Philly native Bradley Cooper’s sophomore effort as a director is a biopic of gay conductor Leonard Bernstein (also portrayed by Cooper) that focuses on his 30-year relationship with Felicia Montealegre (Carey Mulligan) while the media has focused on Cooper’s prosthetic nose. Out actors Matt Bomer and Michael Urie co-star as David Oppenheimer and Jerome Robbins, respectively.

“Saltburn” (Nov. 24 in theaters)
Emerald Fennell’s sophomore effort as a director is a nifty and nasty film in the vein of “The Talented Mr. Ripley” about Oliver Quick (Barry Keogan) who befriends the dreamy Felix (Jacob Elordi) at Oxford. When Felix invites Oliver to stay at his family’s estate, Saltburn, for the summer, Felix’s gay cousin Farleigh (Archie Madekwe) thinks Oliver has something either sexual or sinister — possibly both — in mind. For anyone who wants to drink Elordi’s dirty bathwater, this film is a must.


Andrew Scott in ‘All of Us Strangers.’
Andrew Scott in ‘All of Us Strangers.’ (Photo: Courtesy of Fox Searchlight)

Poor Things” (Dec. 8 in theaters) 
There is minimal queer content in Yorgos Lanthimos’ latest — and arguably greatest — film about Bella Baxter (Emma Stone in an extraordinary performance), a woman reanimated from the dead by God(win) (Willem Dafoe). When Duncan Wedderburn (Mark Ruffalo, who is hilarious in the role) takes Bella out into the world, she eventually meets Harry Astley (out gay actor Jerrod Carmichael) who introduces her to philosophy. As Bella’s feminist adventures continue, she enjoys some same-sex pleasures. The costumes are fabulous, and the visuals are eye-popping. This is an astonishing film, not to be missed.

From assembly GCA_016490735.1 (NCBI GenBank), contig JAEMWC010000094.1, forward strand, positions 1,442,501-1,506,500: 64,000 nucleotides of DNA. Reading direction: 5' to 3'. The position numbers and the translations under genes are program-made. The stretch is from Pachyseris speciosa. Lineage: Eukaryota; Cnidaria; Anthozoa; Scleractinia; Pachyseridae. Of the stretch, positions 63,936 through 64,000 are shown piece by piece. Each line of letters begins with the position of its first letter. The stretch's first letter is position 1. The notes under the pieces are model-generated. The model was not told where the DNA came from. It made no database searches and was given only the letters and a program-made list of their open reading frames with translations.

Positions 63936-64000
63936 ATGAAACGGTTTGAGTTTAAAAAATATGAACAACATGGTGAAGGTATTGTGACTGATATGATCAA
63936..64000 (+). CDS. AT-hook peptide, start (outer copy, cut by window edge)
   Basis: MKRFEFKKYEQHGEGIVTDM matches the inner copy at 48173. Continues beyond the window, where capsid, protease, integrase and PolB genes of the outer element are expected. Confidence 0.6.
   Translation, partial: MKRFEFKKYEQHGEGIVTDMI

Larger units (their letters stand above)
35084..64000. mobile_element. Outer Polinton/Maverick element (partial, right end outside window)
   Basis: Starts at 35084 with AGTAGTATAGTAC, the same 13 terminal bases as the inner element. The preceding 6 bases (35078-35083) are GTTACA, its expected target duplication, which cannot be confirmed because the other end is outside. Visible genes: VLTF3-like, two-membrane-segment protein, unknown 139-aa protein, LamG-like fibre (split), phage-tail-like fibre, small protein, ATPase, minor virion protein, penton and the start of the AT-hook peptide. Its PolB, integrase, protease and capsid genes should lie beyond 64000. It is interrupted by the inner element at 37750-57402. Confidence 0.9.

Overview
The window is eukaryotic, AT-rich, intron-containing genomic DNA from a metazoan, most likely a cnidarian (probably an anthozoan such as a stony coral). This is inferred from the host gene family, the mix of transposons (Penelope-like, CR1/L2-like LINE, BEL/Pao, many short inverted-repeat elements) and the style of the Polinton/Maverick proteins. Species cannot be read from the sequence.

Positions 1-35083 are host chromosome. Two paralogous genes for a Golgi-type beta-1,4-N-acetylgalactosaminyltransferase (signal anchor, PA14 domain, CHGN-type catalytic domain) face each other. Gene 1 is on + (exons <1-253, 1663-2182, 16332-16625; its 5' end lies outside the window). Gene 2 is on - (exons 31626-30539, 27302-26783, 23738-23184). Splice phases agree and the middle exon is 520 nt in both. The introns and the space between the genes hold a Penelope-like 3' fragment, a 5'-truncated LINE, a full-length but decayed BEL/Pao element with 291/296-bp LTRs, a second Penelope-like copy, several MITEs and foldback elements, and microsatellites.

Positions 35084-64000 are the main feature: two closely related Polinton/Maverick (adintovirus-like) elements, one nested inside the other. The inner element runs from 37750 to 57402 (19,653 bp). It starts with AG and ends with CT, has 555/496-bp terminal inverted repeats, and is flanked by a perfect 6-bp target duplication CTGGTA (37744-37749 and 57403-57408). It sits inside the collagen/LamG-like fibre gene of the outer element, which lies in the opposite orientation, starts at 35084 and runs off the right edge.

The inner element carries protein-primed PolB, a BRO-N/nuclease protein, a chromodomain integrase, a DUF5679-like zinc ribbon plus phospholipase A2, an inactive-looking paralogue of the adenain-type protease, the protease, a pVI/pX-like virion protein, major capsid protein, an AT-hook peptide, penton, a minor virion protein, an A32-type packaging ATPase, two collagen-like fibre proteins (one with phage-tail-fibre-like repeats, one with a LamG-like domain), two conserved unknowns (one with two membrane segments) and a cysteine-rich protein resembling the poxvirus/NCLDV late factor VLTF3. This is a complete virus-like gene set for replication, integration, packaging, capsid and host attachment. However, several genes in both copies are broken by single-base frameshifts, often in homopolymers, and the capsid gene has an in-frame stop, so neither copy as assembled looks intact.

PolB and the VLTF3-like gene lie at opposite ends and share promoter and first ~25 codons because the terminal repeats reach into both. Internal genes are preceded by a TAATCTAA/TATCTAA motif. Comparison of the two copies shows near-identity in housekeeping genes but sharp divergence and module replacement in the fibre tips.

All of Us Strangers” (Dec. 22 in theaters)
Out gay filmmaker Andrew Haigh’s (“Weekend,” “Looking”) latest contemplative drama has Adam (out gay actor Andrew Scott) beginning a relationship with Harry (Paul Mescal), while also magically visiting his late parents (Jamie Bell and Claire Foy) who are living in his suburban childhood home. (They are the age they were when they died.) Adam talks with both his lover and his parents about his life, and being gay, and how the world has improved for the queer community. Scott gives a terrific, melancholic performance but this film will polarize audiences.

“The Color Purple” (Dec. 25 in theaters)
A musical adaptation of Alice Walker’s bestselling novel, directed by Blitz Bazawule, comes to the big screen with Fantasia Barrino in her big-screen debut as Celie. Coleman Domingo plays Celie’s abuser, Mister, and Taraji P. Henson is Shug Avery, who has a relationship with Celie. H.E.R., Halle Bailey, Corey Hawkins and Aunjanue Ellis round out the all-star cast.